Wednesday, September 30, 2020

UIS Perspectives, Robert W. Smith: Your vote makes a difference

The following is an excerpt from a column by University of Illinois Springfield Dean of the College of Public Affairs and Administration, Robert Smith. The column appeared in The State Journal-Register on September 27, 2020.

Tuesday, Sept. 22, was National Voter Registration Day. At UIS, our Volunteer & Civic Engagement team spent the day encouraging the UIS community to take the important step of registering to vote for the upcoming Nov. 3 election. The importance of voting cannot be understated, and I wanted to share insights from my UIS colleagues on some key questions at the core of the 2020 presidential race.

“President Trump has gone against many of the norms and traditions of the presidency for sure. During his first term, the degree of separation that is supposed to exist between the president and the Department of Justice has diminished. Whether it be his decision to fire former FBI Director Comey, or his reaction to former Attorney General Session’s decision to recuse himself from the Mueller investigation, his interactions with the Department of Justice have been well documented and critically scrutinized," political science Professor Matthew Geras said.

“Voters need to make themselves aware of four major social justice issues. First, voters need to be aware of the social justice implications of COVID-19. Due to structural racism and other forms of prejudice, historically marginalized communities have been disproportionately negatively affected. What sort of protections do we want to mitigate disproportionalities in infection rates and deaths? Second, voters study the causes and effects of police brutality and killings, which disproportionately affect Black persons, indigenous persons, and persons of color. What do we want departments to do to promote fairness and justice? Third, voters should be aware of changes to LGBT workplace protections, such as the recent U.S. Supreme Court ruling in Bostock v. Clayton Country. Per Title VII, an employer cannot fire someone solely for being LGBT. How do we enact the provisions of this ruling, and what forms of workplace discrimination still need to be addressed? Fourth, as predicted by climate scientists, global climate change has led to a deadly year of storms, wildfires, and inequities in resource availability and usage. What policies do we need to create cleaner, safer energy to protect current and future generations? These four issues have long divided voters. Some will argue that these issues are not issues, and some will deny that these issues exist," explained Sean McCandless, professor in the Department of Public Administration.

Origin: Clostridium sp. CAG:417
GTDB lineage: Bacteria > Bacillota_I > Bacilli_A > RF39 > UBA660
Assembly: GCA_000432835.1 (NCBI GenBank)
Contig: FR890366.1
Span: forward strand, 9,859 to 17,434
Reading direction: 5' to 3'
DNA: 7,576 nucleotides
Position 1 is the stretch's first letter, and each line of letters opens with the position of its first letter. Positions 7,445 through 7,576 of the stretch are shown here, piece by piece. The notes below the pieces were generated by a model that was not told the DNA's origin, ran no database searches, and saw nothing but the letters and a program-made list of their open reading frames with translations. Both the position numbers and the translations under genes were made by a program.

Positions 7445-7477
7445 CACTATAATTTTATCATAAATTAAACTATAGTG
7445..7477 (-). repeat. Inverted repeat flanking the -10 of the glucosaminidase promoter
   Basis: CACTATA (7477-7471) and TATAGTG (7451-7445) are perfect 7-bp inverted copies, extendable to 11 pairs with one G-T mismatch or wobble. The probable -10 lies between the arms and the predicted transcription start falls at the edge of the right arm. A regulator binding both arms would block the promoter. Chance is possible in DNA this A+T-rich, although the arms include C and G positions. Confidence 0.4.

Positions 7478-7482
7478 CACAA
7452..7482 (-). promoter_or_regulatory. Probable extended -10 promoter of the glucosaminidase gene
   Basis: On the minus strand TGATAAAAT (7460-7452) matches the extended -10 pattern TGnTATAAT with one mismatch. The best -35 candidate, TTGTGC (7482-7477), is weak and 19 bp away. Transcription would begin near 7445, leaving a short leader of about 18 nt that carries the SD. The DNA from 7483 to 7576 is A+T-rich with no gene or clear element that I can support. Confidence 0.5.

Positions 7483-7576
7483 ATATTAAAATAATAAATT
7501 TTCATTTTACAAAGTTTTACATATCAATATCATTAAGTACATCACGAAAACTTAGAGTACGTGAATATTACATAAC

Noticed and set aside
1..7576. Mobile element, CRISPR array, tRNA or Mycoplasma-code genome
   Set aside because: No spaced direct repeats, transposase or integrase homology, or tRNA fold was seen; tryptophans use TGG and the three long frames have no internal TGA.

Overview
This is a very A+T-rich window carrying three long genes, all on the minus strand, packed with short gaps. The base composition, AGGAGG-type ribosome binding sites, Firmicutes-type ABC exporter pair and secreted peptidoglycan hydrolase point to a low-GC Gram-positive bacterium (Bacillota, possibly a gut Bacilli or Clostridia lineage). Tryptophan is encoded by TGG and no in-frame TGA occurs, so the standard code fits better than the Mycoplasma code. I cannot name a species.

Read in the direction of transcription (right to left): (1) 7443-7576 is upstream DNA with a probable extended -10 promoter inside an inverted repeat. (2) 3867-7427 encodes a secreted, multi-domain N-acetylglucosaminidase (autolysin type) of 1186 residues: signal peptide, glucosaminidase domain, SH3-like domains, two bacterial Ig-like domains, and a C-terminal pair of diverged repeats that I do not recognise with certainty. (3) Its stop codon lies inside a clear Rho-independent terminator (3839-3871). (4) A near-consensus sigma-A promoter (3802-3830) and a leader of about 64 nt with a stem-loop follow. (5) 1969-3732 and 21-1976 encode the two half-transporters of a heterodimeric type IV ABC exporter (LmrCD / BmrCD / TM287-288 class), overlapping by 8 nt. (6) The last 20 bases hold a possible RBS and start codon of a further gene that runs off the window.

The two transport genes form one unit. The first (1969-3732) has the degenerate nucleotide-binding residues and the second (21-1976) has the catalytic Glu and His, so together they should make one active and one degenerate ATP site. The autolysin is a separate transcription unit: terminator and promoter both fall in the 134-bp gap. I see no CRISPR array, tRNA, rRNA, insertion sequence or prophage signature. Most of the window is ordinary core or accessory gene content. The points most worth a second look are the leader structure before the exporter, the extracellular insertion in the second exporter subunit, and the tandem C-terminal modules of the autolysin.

Before you vote this year, commit yourself to consuming a healthy diet of balanced and factual news. Democracy works best when you do.”

As you can see, there’s a lot to consider this Election Day. No matter who you vote for, my colleagues and I cannot emphasize enough how much your vote matters at the local, state and federal levels. And in 2020, your vote makes a difference more than ever in determining the future of this country and the institution of Democracy.

Go vote!